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Nissan At Le Mans: The Story So Far, Part One The 1980s


After some even earlier baby steps in the GT ranks, Nissan has been part of the prototype scene at the Le Mans 24 Hours for almost 30 years, and with a further massive step forward now coming in 2015 we thought it was high time we took a look back at the efforts of the factory team, and their privateer customers over almost three decades:

The 1980s

With Group C in the ascendancy, and with the IMSA GTP scene also lifting off the newly created NISMO arm of Nissan started to take a close interest in the potential for an international sportscar racing programme.


Following on from some baby steps for the programme in Japan in 1985 the factory team first entered the Le Mans 24 Hours in 1986 , this a two car effort with both a year old March/ Nissan R85V chassis powered by a c.600bhp V6 twin turbo and a later R86V with side mounted radiators and the same power plant.

As with so many early programmes it was a tricky weekend for the Nissans, the newer car retiring but the R85V came home a very creditable 16th overall, 10th in Group C1:

#32 Nissan Motorsports Nissan R85V – Masahiro Hasemi, Takao Wada, James Weaver – 16th (10th in C1) 285 Laps


#23 Nissan Motorsports Nissan R86V – Kazuyoshi Hoshino, Aguri Suzuki, Keiji Matsumoto – DNF 64 Laps



The following year saw a step forward, three Nissans entered, but a step back, as all three failed to finish.

The factory team entered a pair of (again) March chassised New R87Es with a brand new three litre twin turbo V8, the new bespoke race engine revved to a heady 12,000 rpm and produced 700 bhp, but the race saw issues for both cars, including a flash refuelling fire for the #23 car. That car recovered to run as high as 8th before an engine issue stopped the effort, the sister #32 had retired with electrical issues earlier.

In addition though there was a privater effort, mounted by the Italya Sports team with the previous season’s R86V and in early running the effort ran well, inside the overall top 10 before crashing out as the race moved into darkness.

#23 Nissan Motorsports Nissan R87E Kazuyoshi Hoshino, Kenji Takahashi, Keiji Matsumoto DNF 181 laps


#32 Nissan Motorsports Nissan 87E Masahiro Hasemi, Takao Wada, Aguri Suzuki DNF 117 laps


#29 Italya Sports Nissan R86V Anders Olofsson, Alain Ferté, Patrick Gonin DNF 86 laps



Four Nissans made the grid for the 1988 race and it would see one of the factory cars post the best finish so far for the Marque, 14th overall for one of a pair of R88Cs, a major evolution of the previous year’s car, the faster of the two qualified a full six seconds faster than Nissan’s best in 1987 but would tumble down the order in the race with a troublesome misfire before retiring at 11am on the Sunday.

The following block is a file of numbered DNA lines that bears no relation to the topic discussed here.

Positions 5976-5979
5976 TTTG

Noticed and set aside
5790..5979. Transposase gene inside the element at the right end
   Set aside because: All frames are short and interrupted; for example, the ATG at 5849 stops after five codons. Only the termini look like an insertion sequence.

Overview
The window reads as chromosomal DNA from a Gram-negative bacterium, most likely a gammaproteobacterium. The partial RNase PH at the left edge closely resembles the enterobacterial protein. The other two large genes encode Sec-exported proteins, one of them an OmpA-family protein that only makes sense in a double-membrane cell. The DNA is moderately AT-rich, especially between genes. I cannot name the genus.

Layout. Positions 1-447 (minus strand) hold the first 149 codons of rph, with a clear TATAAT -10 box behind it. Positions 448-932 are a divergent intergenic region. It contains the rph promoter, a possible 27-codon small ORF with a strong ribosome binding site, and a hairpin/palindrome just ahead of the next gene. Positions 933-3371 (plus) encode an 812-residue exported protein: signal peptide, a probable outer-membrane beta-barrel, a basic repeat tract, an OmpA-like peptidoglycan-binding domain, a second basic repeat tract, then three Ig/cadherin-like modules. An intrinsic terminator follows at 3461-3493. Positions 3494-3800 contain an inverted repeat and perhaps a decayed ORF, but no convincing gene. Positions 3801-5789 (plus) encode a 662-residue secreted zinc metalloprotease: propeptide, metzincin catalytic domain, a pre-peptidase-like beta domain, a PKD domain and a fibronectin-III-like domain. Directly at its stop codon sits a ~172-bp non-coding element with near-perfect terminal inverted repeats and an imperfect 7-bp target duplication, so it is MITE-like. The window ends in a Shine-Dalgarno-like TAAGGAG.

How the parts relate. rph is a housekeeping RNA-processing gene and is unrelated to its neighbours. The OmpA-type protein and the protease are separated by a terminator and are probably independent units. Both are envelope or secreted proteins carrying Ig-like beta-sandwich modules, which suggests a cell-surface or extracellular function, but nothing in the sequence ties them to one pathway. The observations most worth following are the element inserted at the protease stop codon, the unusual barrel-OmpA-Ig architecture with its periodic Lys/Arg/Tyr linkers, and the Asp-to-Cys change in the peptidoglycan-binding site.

The second car though ran strongly between a variety of issues to a 14th place overall finish.

Italya Sport were back too, this time with a pair of cars, both entered as ‘88S’ but with one car a brand new chassis and the other a revised 1987 cr – Of note was that Nick Wirth designed the bodywork.

Both cars ran with an updated turbo V6 but it was to be a troubled outing with both cars suffering engine issues, neither making it into darkness.

#32 Nissan Motorsports Nissan (March) R88C Allan Grice, Mike Wilds, Win Percy 344 laps 14th overall (13th in C1)


#23 Nissan Motorsports Nissan (March) R88C Kazuyoshi Hoshino, Takao Wada, Aguri Suzuki 286 laps DNF


#85 Italiya Sport/ Team Le Mans Co March 88S Michel Trollé, Toshio Suzuki, Danny Ongais 74 laps DNF


#86 Italiya Sport/ Team Le Mans Co March 88S Lamberto Leoni, Akio Morimoto, Anders Olofsson 69 laps DNF



There were major changes for 1989 – Lola replaced March as the chassis supplier and the new R89C programme was run out of the UK, not Japan with the Nissan Motorsports Europe operation now based in Milton Keynes.


And there was a new engine too to install in the Eric Broadley/Andy Scriven designed carbon/ kevlar car, a near 800bhp twin turbo 3.5 litre V8.

Le Mans proved to be ultimately disappointing, all three factory cars entered would retire, but along the way there was reason for major optimism.

After qualifying just outside the top ten the #24 car was started by Julian Bailey, the Brit scythed through the field at the start but after an epic charge took one chance too many and collided with John Nielsen’s Jaguar whilst attempting to take second place! The damage would end the Nissan’s race.

The other two cars ran as high as fourth (#23) and fifth (#25) before overheating (#23) and oil pressure woes (#25) ended the fun!
There was a highly unusual privateer entry too. Yves Courage entering the March 88S after one of his own cars was damaged in a transporter fire. The car made it through the night before an oil leak ended its run.

#25 Nissan Motorsport Nissan R89C Geoff Brabham, Chip Robinson, Arie Luyendyk 250 laps DNF


#32 Team LeMans Co./ Courage Compétition March 88S Takao Wada, Akio Morimoto, Anders Olofsson 221 laps DNF


#23 Nissan Motorsport Nissan R89C Masahiro Hasemi, Kazuyoshi Hoshino, Toshio Suzuki 167 Laps DNF


#24 Nissan Motorsport Nissan R89C Julian Bailey, Mark Blundell, Martin Donnelly 5 laps DNF